Park Service asks for additional grant for Memorial Bridge

WASHINGTON — In an attempt to avoid a prolonged, costly rehabilitation of Arlington Memorial Bridge, the National Park Service this week submitted a second application for federal grant money. The bridge is in dire need of major repairs that are estimated to cost upward of $250 million.

The Park Service was awarded $90 million in grant money through the U.S. Department of Transportation’s FASTLANE grant program this summer. Jenny Anzelmo-Sarles with the Park Service says a second request for an additional $60 million was submitted earlier this week.

“We were very grateful to receive a $90 million grant with D.C. as our co-sponsor on that application and they’ve agreed to move forward with us again,” Anzelmo-Sarles said. She added that, in seeking additional funding, the agency aims to help travelers in the region by getting the work completed in one fell swoop.

“Right now we’re planning to move forward with a two-phased approach where in 2018 we would hope to award a contract to begin the approach span. That two-phased approach would prolong the project, increase delays, and increase the construction cost,” Anzelmo-Sarles said.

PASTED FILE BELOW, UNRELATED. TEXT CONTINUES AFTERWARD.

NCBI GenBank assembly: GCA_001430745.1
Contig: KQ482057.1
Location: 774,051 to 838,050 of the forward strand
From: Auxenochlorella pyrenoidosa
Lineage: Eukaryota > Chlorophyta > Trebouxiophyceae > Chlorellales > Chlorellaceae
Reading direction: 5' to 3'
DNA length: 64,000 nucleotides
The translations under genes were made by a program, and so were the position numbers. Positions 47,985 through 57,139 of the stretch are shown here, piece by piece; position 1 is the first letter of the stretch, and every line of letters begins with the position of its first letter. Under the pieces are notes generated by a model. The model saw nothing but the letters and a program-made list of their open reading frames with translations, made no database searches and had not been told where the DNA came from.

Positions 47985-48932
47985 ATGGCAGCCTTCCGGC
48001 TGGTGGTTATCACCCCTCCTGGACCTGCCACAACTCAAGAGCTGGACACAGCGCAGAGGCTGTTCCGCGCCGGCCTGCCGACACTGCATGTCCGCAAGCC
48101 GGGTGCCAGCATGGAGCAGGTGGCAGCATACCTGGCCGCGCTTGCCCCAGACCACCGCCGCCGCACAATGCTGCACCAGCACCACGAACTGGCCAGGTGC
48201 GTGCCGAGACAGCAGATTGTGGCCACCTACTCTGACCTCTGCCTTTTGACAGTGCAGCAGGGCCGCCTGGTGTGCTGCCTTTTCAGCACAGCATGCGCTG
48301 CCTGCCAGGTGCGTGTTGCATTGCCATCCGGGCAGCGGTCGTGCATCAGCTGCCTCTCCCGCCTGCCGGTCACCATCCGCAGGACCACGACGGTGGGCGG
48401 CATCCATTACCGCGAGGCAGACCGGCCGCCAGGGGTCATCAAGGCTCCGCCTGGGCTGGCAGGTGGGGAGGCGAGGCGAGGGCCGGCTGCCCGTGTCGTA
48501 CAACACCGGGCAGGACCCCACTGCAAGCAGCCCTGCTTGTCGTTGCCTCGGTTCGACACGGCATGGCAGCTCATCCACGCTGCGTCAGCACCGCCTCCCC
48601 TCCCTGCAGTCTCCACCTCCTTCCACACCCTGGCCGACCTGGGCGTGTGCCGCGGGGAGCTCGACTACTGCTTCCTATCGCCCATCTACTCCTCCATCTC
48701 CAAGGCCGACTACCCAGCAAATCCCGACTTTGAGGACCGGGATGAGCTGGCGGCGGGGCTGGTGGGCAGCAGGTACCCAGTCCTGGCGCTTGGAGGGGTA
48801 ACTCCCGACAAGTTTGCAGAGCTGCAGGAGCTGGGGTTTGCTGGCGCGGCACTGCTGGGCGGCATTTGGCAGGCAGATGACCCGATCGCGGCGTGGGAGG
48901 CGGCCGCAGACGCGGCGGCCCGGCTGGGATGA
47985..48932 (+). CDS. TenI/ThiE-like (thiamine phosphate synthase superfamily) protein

If the Park Service secured an additional $60 million, Anzelmo-Sarles said that cost overruns, prolonged lane closures and weight restrictions on the bridge could be averted.

The Park Service is on track to have the $171 million needed to begin a multiphase project, but that work doesn’t not include the costly repairs to the unused bascule span at the center of the bridge. This work would only extend the service life of the bridge through 2030, by which time the deferred work would be required.

“That drawbridge span would have to wait until we could secure additional funding and [that] would ultimately increase the project cost in the long run and the impacts to the public.”

The application for the FASTLANE grant was submitted before a Dec. 15 deadline. The program was established to as a mechanism to move critical local, state and federal infrastructure projects forward.

“I think everybody in this region sees the significance of this project not only in terms of Arlington Memorial Bridge being just that — a memorial — but as such a key link in the area’s transportation infrastructure,” Anzelmo-Sarles said.

Dave Dildine

A native to the Washington area, Dave Dildine is no stranger to the region's complex traffic and weather patterns. Dave joined WTOP in 2010 when the station launched its very own in-house traffic service. You can hear him "on the 8s and when it breaks" from 2 p.m. to 7 p.m. on weekdays.

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